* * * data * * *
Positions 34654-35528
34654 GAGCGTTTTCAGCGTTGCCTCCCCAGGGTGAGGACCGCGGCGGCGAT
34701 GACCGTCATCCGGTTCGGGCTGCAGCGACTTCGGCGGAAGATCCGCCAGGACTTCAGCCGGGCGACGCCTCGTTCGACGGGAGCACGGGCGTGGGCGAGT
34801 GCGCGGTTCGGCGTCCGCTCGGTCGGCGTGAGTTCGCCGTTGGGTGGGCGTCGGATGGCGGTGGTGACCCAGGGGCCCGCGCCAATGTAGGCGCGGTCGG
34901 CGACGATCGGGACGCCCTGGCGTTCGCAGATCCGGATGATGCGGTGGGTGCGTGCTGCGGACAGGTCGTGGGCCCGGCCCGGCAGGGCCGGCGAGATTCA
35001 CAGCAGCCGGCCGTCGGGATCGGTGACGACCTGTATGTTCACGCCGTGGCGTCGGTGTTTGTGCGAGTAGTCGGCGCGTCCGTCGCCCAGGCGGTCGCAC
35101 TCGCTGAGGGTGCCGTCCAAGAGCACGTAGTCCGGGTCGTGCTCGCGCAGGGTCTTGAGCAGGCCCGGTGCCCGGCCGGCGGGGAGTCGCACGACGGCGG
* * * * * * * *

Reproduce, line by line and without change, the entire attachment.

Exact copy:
Positions 34654-35528
34654 GAGCGTTTTCAGCGTTGCCTCCCCAGGGTGAGGACCGCGGCGGCGAT
34701 GACCGTCATCCGGTTCGGGCTGCAGCGACTTCGGCGGAAGATCCGCCAGGACTTCAGCCGGGCGACGCCTCGTTCGACGGGAGCACGGGCGTGGGCGAGT
34801 GCGCGGTTCGGCGTCCGCTCGGTCGGCGTGAGTTCGCCGTTGGGTGGGCGTCGGATGGCGGTGGTGACCCAGGGGCCCGCGCCAATGTAGGCGCGGTCGG
34901 CGACGATCGGGACGCCCTGGCGTTCGCAGATCCGGATGATGCGGTGGGTGCGTGCTGCGGACAGGTCGTGGGCCCGGCCCGGCAGGGCCGGCGAGATTCA
35001 CAGCAGCCGGCCGTCGGGATCGGTGACGACCTGTATGTTCACGCCGTGGCGTCGGTGTTTGTGCGAGTAGTCGGCGCGTCCGTCGCCCAGGCGGTCGCAC
35101 TCGCTGAGGGTGCCGTCCAAGAGCACGTAGTCCGGGTCGTGCTCGCGCAGGGTCTTGAGCAGGCCCGGTGCCCGGCCGGCGGGGAGTCGCACGACGGCGG